- How much do members get paid? The salary for a Representative is $174,000, but House leadership, which includes the Speaker of the House and the Majority and Minority leaders, receives up to $223,500. This number is set by Congress itself, but the Constitution doesn’t allow a change in salary to take effect until after the next election of the whole House.
- What are House committees? There are two types of committees in the House: standing and select. Committee chairs are chosen by the party in the majority, and Ranking Members are chosen by the minority party. Standing committees are permanent and work to consider legislation, provide oversight, and recommend authorizations for government programs, whereas select committees (like the Select Committee on the Modernization of Congress) are appointed for a specific period to serve a special function, usually investigative. There are 20 standing committees in the House. Each member of the House can serve on several committees and subcommittees of those larger panels.
- How does a bill get passed? Any member of the House can introduce a bill while the chamber is in session. After it is introduced, it gets sent to any committee with jurisdiction for its review. The designated committees then study the bill and may hold hearings. In theory (but not always in practice), the process should proceed like this: After hearings are held, the legislation is in the “mark-up” session, where amendments are offered, and members vote to approve or disapprove changes. If amendments are successfully added, a new bill is prepared, and the committee reports the measure out (or it may vote not to do so). After clearing all committees with jurisdiction, the bill is then considered by the full House during the debate period. The House Rules Committee plays a very important role. It decides the process by which the bill will be considered on the floor. Generally, this falls under these categories: Under “open rules,” amendments are offered, debated, and voted on, after which the bill is voted on. Under “closed rules,” no amendments are allowed, and under “modified closed rules,” a limited number of amendments usually designated by the Rules Committee are considered. Bills may also be considered by unanimous consent of the House, or under suspension of the rules with the agreement of at least two-thirds of the House. In many cases, largely non-controversial bills are considered this way. If the bill passes the House, it is sent to the Senate for consideration where it follows a similar path. If the Senate changes any language of the bill, it must return to the House for approval of the revised bill. If changes need to be resolved, another option is for a bipartisan group (called a conference committee) to be appointed from both the House and the Senate to resolve any differences. After the final measure has passed identically in the House and the Senate, it is sent to the president to sign or veto.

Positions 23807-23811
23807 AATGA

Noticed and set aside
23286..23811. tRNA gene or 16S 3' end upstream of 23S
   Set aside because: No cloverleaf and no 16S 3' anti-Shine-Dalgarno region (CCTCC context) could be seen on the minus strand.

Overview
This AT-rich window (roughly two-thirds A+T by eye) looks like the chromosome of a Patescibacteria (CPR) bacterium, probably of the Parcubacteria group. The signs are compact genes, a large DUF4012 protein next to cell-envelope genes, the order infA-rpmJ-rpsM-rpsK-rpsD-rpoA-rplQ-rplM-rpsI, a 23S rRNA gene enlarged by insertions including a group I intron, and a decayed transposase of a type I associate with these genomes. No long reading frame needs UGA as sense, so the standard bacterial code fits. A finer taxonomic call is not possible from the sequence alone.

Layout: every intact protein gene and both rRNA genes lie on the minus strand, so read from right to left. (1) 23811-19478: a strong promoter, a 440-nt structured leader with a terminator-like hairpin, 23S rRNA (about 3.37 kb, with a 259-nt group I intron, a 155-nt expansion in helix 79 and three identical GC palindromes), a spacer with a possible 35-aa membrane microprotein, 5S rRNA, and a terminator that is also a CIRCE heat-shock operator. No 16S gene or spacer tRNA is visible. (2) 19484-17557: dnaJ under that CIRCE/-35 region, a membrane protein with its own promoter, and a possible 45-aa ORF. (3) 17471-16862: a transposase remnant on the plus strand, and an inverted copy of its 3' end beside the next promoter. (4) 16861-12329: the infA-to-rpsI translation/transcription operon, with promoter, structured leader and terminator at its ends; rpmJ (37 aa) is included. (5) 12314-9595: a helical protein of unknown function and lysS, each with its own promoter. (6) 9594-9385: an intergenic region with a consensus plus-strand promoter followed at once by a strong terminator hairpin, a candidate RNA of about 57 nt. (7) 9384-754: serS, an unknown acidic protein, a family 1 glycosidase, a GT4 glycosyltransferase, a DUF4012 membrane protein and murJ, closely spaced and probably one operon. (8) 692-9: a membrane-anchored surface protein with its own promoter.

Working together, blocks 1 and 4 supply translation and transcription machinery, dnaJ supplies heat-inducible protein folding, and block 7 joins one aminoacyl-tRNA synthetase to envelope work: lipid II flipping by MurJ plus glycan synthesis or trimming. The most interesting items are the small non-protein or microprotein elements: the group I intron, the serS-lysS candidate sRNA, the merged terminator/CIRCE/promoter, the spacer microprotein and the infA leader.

While the Select Committee on the Modernization of Congress won’t be changing the foundational structure of Congress, it could provide recommendations to key committees and the whole House to ensure the structure’s processes works as intended, to benefit the American people. When the process is circumvented, the deliberative function of Congress is diminished. ICYMI, current and former members of Congress share how they think the institution can function better.